Program for testing for the DRAM "rowhammer" problem
See https://github.com/google/rowhammer-test - this is an adaption of the ''double_sided_rowhammer'' program from their repository.
This tool also uses the DRAM addressing functions from ''DRAMA: Exploiting DRAM Addressing for Cross-CPU Attacks'' https://www.usenix.org/conference/usenixsecurity16/technical-sessions/presentation/pessl
Use one of the following:
make make rowhammer-sandy make rowhammer-ivy make rowhammer-haswell make rowhammer-skylake
The test should work on x86-64 Linux.
Run as follows:
# ./rowhammer[-architecture] [-t nsecs] [-p percent] [-c cores] [-d dimms] [-r row] [-f first_offset] [-s second_offset] ./rowhammer-skylake -c 2 -d 2
- ''-c'' the number of cores (only important with ''#define EVICTION_BASED'')
- ''-p'' percent of memory to use
- ''-d'' number of dimms (very important)
- ''-r'' loop only over the specified row
- ''-f'' only test addresses with the specified first aggressor offset
- ''-s'' only test addresses with the specified second aggressor offset
- ''#define PERF_COUNTERS'' to measure cache hits and misses
- ''#define MEASURE_EVICTION'' to generate histograms to verify whether eviction works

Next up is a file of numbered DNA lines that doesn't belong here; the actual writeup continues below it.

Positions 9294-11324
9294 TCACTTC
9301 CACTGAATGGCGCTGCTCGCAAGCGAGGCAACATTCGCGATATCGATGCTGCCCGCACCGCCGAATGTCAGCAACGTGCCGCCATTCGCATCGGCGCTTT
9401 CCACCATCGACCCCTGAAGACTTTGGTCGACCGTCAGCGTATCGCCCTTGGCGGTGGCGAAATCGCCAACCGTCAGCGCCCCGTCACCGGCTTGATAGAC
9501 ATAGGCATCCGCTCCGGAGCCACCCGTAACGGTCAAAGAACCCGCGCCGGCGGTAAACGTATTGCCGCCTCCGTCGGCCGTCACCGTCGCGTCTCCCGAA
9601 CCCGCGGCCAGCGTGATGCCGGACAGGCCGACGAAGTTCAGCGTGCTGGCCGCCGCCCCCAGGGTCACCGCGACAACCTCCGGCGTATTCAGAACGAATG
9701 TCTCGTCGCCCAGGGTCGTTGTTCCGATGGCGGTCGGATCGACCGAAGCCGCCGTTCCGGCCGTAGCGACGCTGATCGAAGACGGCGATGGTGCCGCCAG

Same warnings as in the original https://github.com/google/rowhammer-test repository:
Warning #1: We are providing this code as-is. You are responsible for protecting yourself, your property and data, and others from any risks caused by this code. This code may cause unexpected and undesirable behavior to occur on your machine. This code may not detect the vulnerability on your machine.
Be careful not to run this test on machines that contain important data. On machines that are susceptible to the rowhammer problem, this test could cause bit flips that crash the machine, or worse, cause bit flips in data that gets written back to disc.
Warning #2: If you find that a computer is susceptible to the rowhammer problem, you may want to avoid using it as a multi-user system. Bit flips caused by row hammering breach the CPU's memory protection. On a machine that is susceptible to the rowhammer problem, one process can corrupt pages used by other processes or by the kernel.